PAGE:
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Australian Journal of Pharmacy : February 2005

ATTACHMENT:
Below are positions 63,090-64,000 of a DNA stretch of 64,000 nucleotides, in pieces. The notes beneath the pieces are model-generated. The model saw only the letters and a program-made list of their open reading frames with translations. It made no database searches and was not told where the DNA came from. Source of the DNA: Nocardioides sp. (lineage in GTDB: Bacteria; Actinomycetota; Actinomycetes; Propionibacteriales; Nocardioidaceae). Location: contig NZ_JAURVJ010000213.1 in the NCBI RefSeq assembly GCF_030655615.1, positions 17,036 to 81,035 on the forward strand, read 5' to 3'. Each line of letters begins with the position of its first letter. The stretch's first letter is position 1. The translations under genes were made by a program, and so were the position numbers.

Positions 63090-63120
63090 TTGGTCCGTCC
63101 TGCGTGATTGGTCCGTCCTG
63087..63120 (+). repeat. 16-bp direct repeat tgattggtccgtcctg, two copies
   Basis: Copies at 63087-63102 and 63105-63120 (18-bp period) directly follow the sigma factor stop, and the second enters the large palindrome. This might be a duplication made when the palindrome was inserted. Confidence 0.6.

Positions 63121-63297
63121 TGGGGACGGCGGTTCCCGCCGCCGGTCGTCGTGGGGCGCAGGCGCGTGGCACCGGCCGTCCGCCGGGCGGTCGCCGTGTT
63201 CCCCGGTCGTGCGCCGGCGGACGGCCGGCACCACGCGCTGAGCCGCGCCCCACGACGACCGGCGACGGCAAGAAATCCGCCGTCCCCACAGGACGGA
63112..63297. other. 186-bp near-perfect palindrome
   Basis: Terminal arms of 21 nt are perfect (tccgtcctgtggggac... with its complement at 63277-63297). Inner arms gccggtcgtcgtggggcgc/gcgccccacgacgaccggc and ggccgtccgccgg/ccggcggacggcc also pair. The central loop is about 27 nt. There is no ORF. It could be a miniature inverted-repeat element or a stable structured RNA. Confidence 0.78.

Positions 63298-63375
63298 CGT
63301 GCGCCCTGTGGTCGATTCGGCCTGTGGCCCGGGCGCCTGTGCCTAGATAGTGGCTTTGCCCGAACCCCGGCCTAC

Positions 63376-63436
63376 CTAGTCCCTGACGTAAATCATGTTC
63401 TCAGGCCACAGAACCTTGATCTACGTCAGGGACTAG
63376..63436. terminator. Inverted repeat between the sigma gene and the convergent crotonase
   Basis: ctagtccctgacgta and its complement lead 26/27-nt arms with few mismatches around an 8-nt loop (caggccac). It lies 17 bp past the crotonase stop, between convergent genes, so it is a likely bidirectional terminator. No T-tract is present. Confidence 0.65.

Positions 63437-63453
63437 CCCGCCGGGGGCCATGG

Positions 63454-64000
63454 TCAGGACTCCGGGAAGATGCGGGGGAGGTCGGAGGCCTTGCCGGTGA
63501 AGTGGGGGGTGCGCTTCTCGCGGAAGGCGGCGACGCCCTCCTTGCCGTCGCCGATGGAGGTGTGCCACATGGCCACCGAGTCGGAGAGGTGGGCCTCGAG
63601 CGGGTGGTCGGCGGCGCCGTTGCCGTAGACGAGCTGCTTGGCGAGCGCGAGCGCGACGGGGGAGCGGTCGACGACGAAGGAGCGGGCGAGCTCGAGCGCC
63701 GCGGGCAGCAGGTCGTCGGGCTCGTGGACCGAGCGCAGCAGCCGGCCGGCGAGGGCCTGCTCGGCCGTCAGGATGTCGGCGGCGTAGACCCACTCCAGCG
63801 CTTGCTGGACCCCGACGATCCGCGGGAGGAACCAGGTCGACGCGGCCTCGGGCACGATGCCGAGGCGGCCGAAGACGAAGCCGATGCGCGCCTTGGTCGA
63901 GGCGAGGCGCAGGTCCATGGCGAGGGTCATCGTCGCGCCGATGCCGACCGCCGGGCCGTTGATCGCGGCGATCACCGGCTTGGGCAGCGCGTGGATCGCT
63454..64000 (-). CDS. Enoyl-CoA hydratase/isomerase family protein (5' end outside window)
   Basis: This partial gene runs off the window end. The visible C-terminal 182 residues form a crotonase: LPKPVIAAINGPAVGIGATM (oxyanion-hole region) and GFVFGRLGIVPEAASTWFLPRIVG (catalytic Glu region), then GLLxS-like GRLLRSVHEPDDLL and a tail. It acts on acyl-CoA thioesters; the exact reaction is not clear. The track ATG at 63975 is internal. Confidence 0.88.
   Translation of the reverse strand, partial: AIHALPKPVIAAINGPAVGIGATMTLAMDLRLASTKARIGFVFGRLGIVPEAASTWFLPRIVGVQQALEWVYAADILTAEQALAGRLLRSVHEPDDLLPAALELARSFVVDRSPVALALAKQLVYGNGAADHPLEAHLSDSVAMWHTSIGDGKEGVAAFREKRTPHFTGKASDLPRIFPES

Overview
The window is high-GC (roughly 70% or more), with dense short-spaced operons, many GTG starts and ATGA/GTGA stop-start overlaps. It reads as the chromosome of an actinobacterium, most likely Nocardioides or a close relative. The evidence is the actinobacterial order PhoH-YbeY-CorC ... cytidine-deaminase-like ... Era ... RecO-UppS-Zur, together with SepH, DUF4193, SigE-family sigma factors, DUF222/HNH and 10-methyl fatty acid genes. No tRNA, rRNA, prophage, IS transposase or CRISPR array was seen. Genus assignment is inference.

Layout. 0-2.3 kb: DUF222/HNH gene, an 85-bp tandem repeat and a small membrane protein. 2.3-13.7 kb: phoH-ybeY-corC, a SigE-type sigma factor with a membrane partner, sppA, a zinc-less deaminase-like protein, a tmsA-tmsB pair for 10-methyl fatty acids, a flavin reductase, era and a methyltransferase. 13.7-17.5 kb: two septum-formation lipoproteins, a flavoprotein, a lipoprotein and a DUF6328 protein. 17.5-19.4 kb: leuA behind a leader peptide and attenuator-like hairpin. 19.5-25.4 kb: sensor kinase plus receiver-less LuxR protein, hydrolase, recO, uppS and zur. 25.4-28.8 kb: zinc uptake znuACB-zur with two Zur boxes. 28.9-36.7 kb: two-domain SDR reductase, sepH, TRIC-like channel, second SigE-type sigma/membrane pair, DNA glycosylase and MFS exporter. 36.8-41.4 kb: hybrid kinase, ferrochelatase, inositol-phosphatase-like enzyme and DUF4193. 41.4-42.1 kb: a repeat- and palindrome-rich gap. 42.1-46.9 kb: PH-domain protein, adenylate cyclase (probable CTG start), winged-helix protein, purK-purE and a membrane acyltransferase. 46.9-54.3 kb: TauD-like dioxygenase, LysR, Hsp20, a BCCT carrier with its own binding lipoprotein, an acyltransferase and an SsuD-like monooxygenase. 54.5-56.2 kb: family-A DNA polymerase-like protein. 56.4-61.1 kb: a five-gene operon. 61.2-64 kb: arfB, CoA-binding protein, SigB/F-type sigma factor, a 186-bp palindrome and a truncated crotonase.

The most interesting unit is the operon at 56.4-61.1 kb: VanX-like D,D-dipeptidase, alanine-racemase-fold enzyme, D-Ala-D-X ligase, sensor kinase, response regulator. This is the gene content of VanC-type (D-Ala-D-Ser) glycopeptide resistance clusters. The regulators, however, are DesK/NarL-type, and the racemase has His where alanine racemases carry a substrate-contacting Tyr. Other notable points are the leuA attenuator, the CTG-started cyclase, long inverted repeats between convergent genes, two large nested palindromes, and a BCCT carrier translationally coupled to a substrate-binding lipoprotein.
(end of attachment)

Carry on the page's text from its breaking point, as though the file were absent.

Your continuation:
fessional those days to get a drug moved from pre- scription-only medicine to pharmacy. I think ibuprofen was the second in the UK to do so. Q Initially, ibuprofen was indicated for rheumatoid arthritis. Did you think in 1961, when it was patented, it would then go on to be used so widely for other indications (headache, period pain, and so on)? When it was first patented in 1961, I had no idea even that it was going to be cho- sen as a product candidate. At that time we had a number of other compounds that were more potent and it was only two years later, having subjected a selection of these to extensive toxicological and bio- chemical testing, that we chose ibuprofen because we believed potentially it was the safest compound. Good tolerance, partic- ularly in the GI tract, was one of our orig- inal objectives. No, I could not foresee it would have other indications in 1961, but later in the sixties we did know it had analgesic and antipyretic actions and in the seventies set up a lot of trials in different types of pain. Q It’s been suggested that ibuprofen may also be indicated in the future for the treatment of patent ductus arteriosus (indomethacin has been used traditionally for this indication) and possibly a role in the management of multiple sclerosis and Alzheimer’s disease. Did you ever think that this would be something that it would be used for? I have read about the possible role for Alzheimer’s disease, but had not heard about the possible multiple sclerosis indi- cation. I would like to see more clinical tri- als in both these areas to prove the claims which have been made regarding the role for ibuprofen. Q What further research on ibuprofen would you like to see occur? I would like to see the research of Dr Bart Van Overmeire in Antwerp on the use of ibuprofen in patent ductus arteriosus brought to a successful conclusion and see ibuprofen replace indomethacin in this condition. I would also like to see more clinical trials in those non-pain areas where claims for ibuprofen have been made, in order to establish their validity or otherwise. Q Can you comment on the efficacy- to-safety profile of ibuprofen over the range of doses used from OTC to high dose for rheumatoid arthritis from your perspective? Ibuprofen has a wide therapeutic range from single doses of 200mg which some people find effective in minor pains up to 2,400mg per day (even more in USA) required in patients with severe rheuma- toid arthritis and similar conditions. There is no doubt that, from many trials and epidemiological studies, ibuprofen up to 1,600mg per day has a lower degree of side effects than any other NSAID. Above that dose side effects do increase until, at 2,400mg per day, they are similar to some other NSAIDs. Some say that doses of 1,200mg per day are analgesic and that anti-inflammatory action only kicks in at higher doses. My own view is that at 1,200mg per day ibuprofen is both analgesic and anti- inflammatory. Q What role have you played in the life of ibuprofen since your retirement in 1983? I left the Research Department in 1983 to give technical advice in anticipation of OTC ibuprofen, and I was very much involved in the launch of Nurofen in the UK in August 1983. I made sure that all retail pharmacists throughout the UK received the technical brochure that we had produced. This was followed by over 20 meetings throughout the UK. Follow- ing these events I visited health authori- ties in many countries to discuss their requirements for OTC ibuprofen. Boots were the only people who could do that at that time because we were the only peo- ple who had all the technical information that was required for registration. Q Do you feel that ibuprofen is safe and efficacious such that it could be self selected without the advice of a pharmacist? I was trained as a pharmacist before I became a pharmacologist (indeed I spent 3.5 years as a pharmacy apprentice) so I am very aware of and sympathetic to the pharmacy-only argument. But as long as other analgesics are available in grocery outlets I don’t think a customer should be at a disadvantage in not being able to buy ibuprofen. However, I believe pack size should be very strictly limited and anything larger must be available only through pharmacies. Q Some of my [Ric Day’s] previous research has involved work with an Australian group on the disposition of the enantiomers of ibuprofen. In your mind, what is the value of administering the S-enantiomer? We did consider the possibility of devel- oping the S-enantiomer but were told at that time that it would have to be treated as a completely new drug. Since we had so much clinical experience with ibupro- fen that supported its efficacy and safety, there was little advantage in changing, especially since it was more expensive to produce and in any event would not be free of side effects. Q [To end, a not-so-serious question] Today there are films about World War II code breakers and mathematic geniuses. Has anyone approached you to do a film version about the discovery of ibuprofen? There have been no approaches from Hollywood, if that’s what you mean and I hope they don’t as I wouldn’t be interested. However, I was happy to take part in a technical/scientific film on the discovery of ibuprofen produced by the BBC for the Open University (OU). It appeared annually for several years on BBC2 as part of the OU’s chemistry courses. ¦ THE AUSTRALIAN JOURNAL OF PHARMACY VOL 86 FEBRUARY 2005 ? 85